Today we were scrolling the Net and found something we thought might help some families out there who are ready to take the plunge into family photos!
The photography industry can be a place where happy moments are captured or a starving arena by overpopulated photographers in the newborn and children portraiture industry. We have heard, all too often, of photographers “stealing” clients from another local photographer. Some can get downright dirty and contact a fellow competitors clients in an attempt to get them to use their services in the future. I am sure many of you can relate, whether it has happened to you, or someone you know.
The average person, who is not familiar with the photography and photography prop industry, would be clueless as to how intense and competitive it can get. Oftentimes, when we mentioned to an average Joe about our company, they think it is a creative and new market. They have no realization, that even in the photography prop industry, there is competition everywhere. Thousands upon thousands of prop companies are out there to design and create photo props to the millions of portrait studios in the world. Just like with prop companies, there may be several portrait photographers servicing one town.
Photographers not only have to deal with the threat of a local studio capturing their once client, but they also have to deal with untrustworthy citizens who take their photo and claim it as their own. Photographers can watermark their image, which is incredibly important, but with a thief on a mission, as well as Photoshop, these watermarks can be removed from the image.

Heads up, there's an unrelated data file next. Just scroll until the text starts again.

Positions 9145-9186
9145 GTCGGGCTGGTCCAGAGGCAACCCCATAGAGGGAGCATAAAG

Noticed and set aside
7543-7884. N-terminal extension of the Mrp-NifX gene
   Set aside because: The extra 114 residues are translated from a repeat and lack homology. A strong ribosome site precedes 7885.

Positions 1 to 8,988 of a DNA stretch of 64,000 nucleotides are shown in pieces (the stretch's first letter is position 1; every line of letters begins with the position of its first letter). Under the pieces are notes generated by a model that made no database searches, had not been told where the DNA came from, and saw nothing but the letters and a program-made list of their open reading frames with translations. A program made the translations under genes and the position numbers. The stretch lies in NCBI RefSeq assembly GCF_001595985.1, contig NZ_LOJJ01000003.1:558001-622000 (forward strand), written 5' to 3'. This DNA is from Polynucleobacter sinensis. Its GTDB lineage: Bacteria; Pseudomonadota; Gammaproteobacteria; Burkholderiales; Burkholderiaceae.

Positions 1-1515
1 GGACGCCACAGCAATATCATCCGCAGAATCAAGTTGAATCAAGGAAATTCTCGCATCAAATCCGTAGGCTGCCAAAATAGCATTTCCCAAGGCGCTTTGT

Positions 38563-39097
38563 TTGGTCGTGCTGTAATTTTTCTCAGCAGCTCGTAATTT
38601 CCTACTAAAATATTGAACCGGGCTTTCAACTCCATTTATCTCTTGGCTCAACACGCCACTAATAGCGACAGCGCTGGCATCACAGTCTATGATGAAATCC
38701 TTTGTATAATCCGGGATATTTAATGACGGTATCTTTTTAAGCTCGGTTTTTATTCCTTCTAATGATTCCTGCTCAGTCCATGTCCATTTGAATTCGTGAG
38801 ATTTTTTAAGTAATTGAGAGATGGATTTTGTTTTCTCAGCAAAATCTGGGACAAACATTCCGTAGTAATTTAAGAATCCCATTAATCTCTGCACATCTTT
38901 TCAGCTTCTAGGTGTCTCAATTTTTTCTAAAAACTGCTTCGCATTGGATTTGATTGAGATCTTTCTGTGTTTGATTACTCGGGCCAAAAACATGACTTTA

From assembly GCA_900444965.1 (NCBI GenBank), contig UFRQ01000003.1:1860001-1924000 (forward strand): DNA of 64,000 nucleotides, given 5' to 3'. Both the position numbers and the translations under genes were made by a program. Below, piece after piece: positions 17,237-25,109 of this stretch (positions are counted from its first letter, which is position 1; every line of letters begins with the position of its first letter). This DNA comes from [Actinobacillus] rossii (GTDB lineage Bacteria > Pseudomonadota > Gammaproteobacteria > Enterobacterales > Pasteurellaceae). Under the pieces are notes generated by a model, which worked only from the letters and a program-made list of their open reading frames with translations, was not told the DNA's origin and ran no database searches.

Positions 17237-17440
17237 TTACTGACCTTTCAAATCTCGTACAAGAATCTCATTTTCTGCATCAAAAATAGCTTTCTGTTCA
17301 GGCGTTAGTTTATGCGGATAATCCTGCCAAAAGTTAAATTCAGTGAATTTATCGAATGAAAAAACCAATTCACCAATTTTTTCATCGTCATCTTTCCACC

Unfortunately we have similar situations and we thought it would be helpful to share our story with you. Yes, we may only sell props but it’s not all fun and games.
Twice in 2011, we discovered a photography prop company, with a similar name as ours, was putting up listings on their website as well as Etsy claiming to sell a handmade photography prop that WE actually made. The company even used our description and title, almost, word-for-word. It was clearly our product as we, at the time, were the only company that manufactured these blankets and they had a very unique design. There were over 50 yarns, many hand spun wools and discontinued yarns that have been off the shelves for years. It was ours. There was no denying it.
We confronted the prop shop and asked them to take down the image that was of our prop, after-all it would be impossible for her to duplicate that prop 100% to sell it to a customer that were to buy it from her. The legal term for this practice is referred to as Bait and Switch. The owner denied that it was our product. Upon her failing to provide us with the types of yarn used, we contacted the photographer. The photographer confirmed that she did not give this prop vendor permission to use the photographs and also confirmed that the prop in the photograph was made by another company and not the company who listed it as her own work. This unethical prop shop had four listings using all stolen images and was attempting to sell products that she did not and could not reproduce. We went back to the prop shop’s owner and she said it was a mistake and made up several, almost believable, excuses and denied that she tried to sell said product. We had captured several screen prints of her listings before she deleted them which was our slam dunk.